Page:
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ELECTRIC VEHICLE BATTERIES What happens to electric car batteries after they’re used?

Author / Editor: Seth Lambert / Florian Richert

As the most critical part of an electric car, vehicle batteries are guaranteed to last at least 100,000 miles (160,000 kilometers) on average before they no longer hold enough of a charge and have to be replaced. Here’s what happens to many of them.

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Batteries inside a cutaway of a Nissan Leaf EV.
Batteries inside a cutaway of a Nissan Leaf EV.
(Source: / CC BY NaN)

When consumers decide to buy an electric vehicle (EV), they’re often curious about how long the batteries inside the car are meant to last. Cellphone batteries, as an example, might be reliable for at least 500 charge cycles (instances of the battery being fully charged and subsequently depleted through use to 0% of their capacity). After 500 full cycles, a cellphone battery can begin to lose a significant portion of its charging capacity.

A long first life

By contrast, EV batteries are designed to last much longer; instead of following the cellphone example, EV batteries are “buffered,” meaning that drivers can’t deplete their charge to 0%, reducing the number of complete cycles each battery goes through. In fact, EV batteries are designed with spare capacity in mind to compensate for degradation in performance. EV batteries also have specially designed cooling systems, which help to extend their lives. These factors allow the range of EVs to stay consistent over time, despite years of constant battery use.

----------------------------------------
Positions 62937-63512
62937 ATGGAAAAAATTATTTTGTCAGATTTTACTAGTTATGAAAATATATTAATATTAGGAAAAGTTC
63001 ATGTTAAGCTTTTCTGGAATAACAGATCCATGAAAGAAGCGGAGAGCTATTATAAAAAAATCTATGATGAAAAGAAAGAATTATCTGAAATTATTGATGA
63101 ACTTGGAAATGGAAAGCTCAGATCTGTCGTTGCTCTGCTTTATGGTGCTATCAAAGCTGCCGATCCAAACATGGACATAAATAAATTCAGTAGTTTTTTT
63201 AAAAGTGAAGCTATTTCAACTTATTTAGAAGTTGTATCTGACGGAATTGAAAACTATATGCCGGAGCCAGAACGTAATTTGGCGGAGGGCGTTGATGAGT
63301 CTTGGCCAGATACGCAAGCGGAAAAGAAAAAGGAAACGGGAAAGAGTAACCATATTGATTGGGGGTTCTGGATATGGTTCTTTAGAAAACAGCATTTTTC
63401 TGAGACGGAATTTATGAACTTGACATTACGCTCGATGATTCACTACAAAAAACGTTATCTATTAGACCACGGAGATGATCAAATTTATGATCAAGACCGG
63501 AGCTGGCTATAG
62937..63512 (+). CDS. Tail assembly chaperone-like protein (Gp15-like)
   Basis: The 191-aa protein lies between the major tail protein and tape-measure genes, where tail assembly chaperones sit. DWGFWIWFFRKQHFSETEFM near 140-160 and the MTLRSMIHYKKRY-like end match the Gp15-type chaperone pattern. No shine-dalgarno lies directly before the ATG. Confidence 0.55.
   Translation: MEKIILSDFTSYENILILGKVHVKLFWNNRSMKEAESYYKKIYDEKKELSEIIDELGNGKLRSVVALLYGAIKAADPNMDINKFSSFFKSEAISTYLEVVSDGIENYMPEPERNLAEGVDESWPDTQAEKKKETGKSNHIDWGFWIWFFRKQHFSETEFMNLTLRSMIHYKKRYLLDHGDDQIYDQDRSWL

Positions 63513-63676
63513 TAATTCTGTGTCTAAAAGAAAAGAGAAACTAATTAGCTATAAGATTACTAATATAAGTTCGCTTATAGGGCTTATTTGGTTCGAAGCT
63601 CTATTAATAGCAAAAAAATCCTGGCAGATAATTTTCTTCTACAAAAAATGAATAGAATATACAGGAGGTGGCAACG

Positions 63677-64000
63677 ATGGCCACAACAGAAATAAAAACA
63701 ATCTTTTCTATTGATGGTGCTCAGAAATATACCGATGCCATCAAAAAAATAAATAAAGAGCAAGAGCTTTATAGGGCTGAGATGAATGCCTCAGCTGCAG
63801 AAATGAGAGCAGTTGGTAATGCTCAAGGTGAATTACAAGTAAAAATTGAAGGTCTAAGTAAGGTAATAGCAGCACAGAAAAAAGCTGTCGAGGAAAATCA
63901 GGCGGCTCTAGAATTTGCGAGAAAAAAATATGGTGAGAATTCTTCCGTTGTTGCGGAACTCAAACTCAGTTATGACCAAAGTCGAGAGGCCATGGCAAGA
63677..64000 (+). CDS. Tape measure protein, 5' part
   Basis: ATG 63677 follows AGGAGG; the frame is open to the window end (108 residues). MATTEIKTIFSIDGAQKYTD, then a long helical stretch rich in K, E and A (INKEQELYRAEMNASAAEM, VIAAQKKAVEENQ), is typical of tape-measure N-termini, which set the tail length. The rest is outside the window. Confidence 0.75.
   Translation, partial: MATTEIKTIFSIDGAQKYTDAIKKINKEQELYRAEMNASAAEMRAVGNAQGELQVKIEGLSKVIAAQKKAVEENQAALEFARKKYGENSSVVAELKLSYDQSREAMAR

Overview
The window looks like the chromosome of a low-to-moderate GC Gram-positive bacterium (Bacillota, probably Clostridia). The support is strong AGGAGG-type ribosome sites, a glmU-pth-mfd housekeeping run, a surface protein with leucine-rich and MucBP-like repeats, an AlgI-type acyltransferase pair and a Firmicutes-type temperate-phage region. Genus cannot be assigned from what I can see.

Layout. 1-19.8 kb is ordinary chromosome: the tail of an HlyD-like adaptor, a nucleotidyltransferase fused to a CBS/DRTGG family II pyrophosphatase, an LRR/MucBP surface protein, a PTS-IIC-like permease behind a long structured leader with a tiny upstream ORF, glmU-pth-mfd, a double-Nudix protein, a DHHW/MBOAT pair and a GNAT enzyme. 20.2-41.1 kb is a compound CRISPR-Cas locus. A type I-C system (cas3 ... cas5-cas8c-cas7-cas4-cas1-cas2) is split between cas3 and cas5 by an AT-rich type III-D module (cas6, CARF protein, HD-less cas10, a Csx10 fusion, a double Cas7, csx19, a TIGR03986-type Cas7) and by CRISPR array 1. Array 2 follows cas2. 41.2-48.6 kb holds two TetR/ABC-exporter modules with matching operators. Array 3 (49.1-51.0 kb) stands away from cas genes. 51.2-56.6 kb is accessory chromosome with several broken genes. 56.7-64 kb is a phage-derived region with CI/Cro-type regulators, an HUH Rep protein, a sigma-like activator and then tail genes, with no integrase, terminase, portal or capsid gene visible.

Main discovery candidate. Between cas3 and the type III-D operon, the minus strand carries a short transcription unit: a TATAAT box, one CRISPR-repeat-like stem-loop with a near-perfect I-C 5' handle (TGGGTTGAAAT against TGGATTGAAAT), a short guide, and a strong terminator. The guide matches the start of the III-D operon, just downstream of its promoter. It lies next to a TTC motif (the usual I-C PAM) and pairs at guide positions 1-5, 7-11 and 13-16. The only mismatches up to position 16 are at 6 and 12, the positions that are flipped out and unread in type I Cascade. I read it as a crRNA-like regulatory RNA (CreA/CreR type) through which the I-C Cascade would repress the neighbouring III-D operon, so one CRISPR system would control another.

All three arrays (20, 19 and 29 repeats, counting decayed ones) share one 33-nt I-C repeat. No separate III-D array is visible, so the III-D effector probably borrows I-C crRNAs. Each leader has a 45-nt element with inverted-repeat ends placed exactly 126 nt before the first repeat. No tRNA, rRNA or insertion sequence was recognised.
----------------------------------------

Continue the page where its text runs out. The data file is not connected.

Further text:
On average, many EV makers guarantee their batteries for cars will last at least eight years or 100,000 miles (160,000 kilometers), whichever comes first (for buses and taxis, battery lifetimes may be half this amount). Drivers will often notice that once their batteries’ capacity falls below 80%, degradation of performance usually becomes apparent.
At this point, most EV batteries still retain between 50% to 70% of their original storage capacity. For most EVs, the batteries can be replaced, typically at a steep price (usually more than USD5,000)—although it’s worth noting that the cost of EV battery packs has fallen by 89% between 2010 and 2020. Currently, automobiles have overtaken personal electronics as the biggest consumers of lithium-ion batteries, according to energy consulting firm Avicenne Energy.

Second life

But what happens to EV batteries after they’re used?
Just because the batteries won’t hold enough of a charge to power an EV doesn’t mean they’re useless. “A lithium-ion battery actually never dies,” explains Hans Eric Melin, the founder of London-based Circular Energy Storage Research and Consulting. “It’s just like you can take an alkaline battery out of your flashlight and put it into a remote control, and it’ll still be good enough.”
Most EV batteries can be used for up to 10 more years after they come out of a vehicle. This is fortunate as it’s estimated that by 2025, there will be 3.4 million battery packs that will have been pulled out of cars. By 2030, research group Bloomberg New Energy Finance (BNEF) estimates the demand for batteries will be 25 times what it was in 2018. By 2040, more than half of all new cars and a third of vehicles on the roads—some 559 million automobiles—will be electric. According to BNEF, by 2050, companies will have invested roughly USD550 billion in home, industrial, and grid-scale battery storage.

An aftermarket is forming

“The car manufacturers have an upcoming problem—one that we’re already starting to see: this massive volume of batteries,” explains Johan Stjernberg, CEO of Box of Energy AB, a Swedish company working with automakers Volvo and Porsche. “The market will be enormous for second-life applications with storage.”